With the above modifications, the Board has reaffirmed its position that withdrawal at impasse violates the employer's duty to bargain under section 8(a) (5) of the Act. The Board now asks us to reconsider our position taken in Hi-Way Billboards, in the light of the Board's recent clarifications of its Retail Associates rules. We have undertaken that reconsideration and we conclude that the Board has wisely weighed the competing policy concerns.10  The Board's rules balance an individual party's legitimate interest in striking its own separate bargain against the parties' and the public's legitimate interest in achieving the benefits afforded by continued multiemployer bargaining, including avoiding the industrial strife likely to result from frustration of the bargaining process. In reaching this balance, the Board is treating both unions and employers equally and fairly. The Board permits each to use all available economic weapons in aid of reaching an overall settlement. On the other hand, the Board prohibits each from taking action that is destructive of the multiemployer unit: unions may not seek to negotiate separate permanent agreements with employers, and employers may not withdraw from the unit and seek separate permanent negotiations with the union. This result is well within the Board's broad discretion to resolve the inevitable questions arising in the multiemployer bargaining context. See NLRB v. Truck Drivers Local Union No. 449 (Buffalo Linen), 353 U.S. 87, 96, 77 S. Ct. 643, 647, 1 L. Ed. 2d 676 (1957). Accordingly, the application for enforcement in granted.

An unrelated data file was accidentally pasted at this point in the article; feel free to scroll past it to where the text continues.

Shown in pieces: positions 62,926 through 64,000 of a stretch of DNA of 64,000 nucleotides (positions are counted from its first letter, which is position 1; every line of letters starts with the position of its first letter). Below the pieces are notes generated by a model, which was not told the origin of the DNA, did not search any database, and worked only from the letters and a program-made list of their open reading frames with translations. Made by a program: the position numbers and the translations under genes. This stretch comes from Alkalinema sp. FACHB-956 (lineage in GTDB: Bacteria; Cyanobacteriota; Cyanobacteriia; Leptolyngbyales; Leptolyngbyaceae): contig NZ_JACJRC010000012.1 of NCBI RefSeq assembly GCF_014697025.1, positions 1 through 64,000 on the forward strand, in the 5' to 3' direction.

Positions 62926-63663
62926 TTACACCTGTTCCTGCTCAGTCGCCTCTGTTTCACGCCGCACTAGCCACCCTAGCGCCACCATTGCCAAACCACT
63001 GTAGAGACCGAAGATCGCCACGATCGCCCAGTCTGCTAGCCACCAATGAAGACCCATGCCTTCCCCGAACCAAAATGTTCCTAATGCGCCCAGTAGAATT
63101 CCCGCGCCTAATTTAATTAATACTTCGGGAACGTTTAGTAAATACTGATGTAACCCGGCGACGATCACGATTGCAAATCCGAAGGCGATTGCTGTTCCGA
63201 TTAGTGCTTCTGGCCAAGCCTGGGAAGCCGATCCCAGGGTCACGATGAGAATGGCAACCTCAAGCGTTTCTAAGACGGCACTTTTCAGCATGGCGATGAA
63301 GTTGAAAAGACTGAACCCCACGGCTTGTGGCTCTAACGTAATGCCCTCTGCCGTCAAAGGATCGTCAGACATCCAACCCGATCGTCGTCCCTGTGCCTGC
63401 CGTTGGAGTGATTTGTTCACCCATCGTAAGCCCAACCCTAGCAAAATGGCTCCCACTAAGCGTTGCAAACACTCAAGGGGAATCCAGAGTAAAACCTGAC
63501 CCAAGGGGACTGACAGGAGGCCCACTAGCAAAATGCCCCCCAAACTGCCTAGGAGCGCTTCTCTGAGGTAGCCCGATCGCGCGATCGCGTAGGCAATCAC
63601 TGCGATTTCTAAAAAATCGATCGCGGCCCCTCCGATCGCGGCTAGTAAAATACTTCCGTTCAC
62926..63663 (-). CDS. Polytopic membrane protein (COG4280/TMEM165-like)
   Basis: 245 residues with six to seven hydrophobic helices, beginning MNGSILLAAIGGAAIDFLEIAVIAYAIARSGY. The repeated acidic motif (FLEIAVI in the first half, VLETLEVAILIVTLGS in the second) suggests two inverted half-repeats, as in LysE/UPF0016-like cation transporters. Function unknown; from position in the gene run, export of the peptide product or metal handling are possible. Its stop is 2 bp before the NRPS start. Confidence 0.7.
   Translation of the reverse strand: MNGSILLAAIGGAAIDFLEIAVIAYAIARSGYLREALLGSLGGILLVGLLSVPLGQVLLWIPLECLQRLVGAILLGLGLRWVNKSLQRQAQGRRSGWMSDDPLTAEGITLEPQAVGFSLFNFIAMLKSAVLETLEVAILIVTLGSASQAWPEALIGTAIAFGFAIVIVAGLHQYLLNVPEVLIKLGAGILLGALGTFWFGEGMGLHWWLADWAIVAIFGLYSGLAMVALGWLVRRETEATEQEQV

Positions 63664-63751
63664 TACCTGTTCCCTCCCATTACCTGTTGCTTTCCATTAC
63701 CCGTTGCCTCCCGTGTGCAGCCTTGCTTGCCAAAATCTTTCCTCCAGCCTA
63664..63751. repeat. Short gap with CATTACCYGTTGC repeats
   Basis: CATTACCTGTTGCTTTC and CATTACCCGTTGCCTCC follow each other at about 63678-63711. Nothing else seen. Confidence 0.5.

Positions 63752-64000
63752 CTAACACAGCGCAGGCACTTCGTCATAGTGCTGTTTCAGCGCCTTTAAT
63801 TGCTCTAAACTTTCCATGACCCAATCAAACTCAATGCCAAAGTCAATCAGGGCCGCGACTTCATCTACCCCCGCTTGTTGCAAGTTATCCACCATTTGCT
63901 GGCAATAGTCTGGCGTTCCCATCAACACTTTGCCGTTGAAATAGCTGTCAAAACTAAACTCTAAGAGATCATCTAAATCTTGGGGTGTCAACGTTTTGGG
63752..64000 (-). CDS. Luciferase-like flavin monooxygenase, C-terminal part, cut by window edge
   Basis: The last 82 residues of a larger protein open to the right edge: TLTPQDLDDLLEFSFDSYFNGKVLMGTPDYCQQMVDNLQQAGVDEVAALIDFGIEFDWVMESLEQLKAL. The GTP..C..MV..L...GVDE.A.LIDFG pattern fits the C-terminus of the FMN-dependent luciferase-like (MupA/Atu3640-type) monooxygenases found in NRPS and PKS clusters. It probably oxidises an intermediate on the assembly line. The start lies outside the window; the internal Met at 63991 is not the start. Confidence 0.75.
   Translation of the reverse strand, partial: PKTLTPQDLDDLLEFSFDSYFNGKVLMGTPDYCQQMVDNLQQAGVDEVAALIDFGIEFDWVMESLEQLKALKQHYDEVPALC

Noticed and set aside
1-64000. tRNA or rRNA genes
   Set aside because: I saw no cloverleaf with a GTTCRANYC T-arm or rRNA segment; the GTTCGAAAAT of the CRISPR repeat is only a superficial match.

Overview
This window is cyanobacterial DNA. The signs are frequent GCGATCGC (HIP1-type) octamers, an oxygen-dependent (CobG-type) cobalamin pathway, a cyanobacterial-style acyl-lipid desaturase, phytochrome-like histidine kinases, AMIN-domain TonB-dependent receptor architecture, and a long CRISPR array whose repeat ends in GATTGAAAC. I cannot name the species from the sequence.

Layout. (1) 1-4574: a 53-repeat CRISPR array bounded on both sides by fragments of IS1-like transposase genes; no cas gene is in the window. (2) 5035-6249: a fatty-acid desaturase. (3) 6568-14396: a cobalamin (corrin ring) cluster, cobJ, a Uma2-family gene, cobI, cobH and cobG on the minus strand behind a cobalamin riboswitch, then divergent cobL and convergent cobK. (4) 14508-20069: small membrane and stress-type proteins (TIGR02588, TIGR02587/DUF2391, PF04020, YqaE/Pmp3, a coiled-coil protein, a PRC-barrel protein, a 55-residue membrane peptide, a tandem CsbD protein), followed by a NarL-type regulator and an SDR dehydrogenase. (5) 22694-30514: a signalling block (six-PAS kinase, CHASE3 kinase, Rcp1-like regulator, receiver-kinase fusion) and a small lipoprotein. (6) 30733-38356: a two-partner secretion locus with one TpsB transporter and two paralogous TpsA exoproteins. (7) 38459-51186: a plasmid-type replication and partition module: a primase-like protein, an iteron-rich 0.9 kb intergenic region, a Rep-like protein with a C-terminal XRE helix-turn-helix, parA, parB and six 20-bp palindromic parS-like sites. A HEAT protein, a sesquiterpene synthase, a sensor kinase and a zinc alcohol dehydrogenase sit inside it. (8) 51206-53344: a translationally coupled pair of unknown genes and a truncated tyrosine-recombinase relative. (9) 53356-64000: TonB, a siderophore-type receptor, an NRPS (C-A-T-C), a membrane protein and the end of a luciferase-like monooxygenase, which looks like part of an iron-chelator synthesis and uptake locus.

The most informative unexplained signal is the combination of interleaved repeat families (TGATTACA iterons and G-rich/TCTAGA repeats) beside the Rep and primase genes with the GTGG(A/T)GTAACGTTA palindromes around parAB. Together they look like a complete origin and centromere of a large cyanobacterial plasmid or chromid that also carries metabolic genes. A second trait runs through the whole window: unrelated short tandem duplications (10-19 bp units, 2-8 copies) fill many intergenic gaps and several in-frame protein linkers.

The Board filed its application for enforcement on December 4, 1979. On January 18, 1980, the court granted the motion of D&P Investment Co., Inc. for leave to intervene. D&P sought intervention because of its potential obligation, as a successor to Marine, for remedying any unfair labor practices committed by Marine. The Board has not formally charged D&P with any liability and D&P does not admit to being a successor to Marine for purposes of derivative liability. D&P asserts that it filed an intervenor's brief since the allegedly defunct Marine failed to make any defense to the Board's order. We, of course, express absolutely no opinion on any of these matters


On February 11, 1980, following Marine's failure to file an answer to the Board's application for enforcement of its order, the Board moved for judgment by default. On March 6, 1980, the court ordered the Board's motion carried with the case. In the light of intervenor D&P Investment Co.'s able defense on the merits of this case, and considering that the Board may look to D&P for remedial compliance with its order, we now deny the Board's motion for judgment by default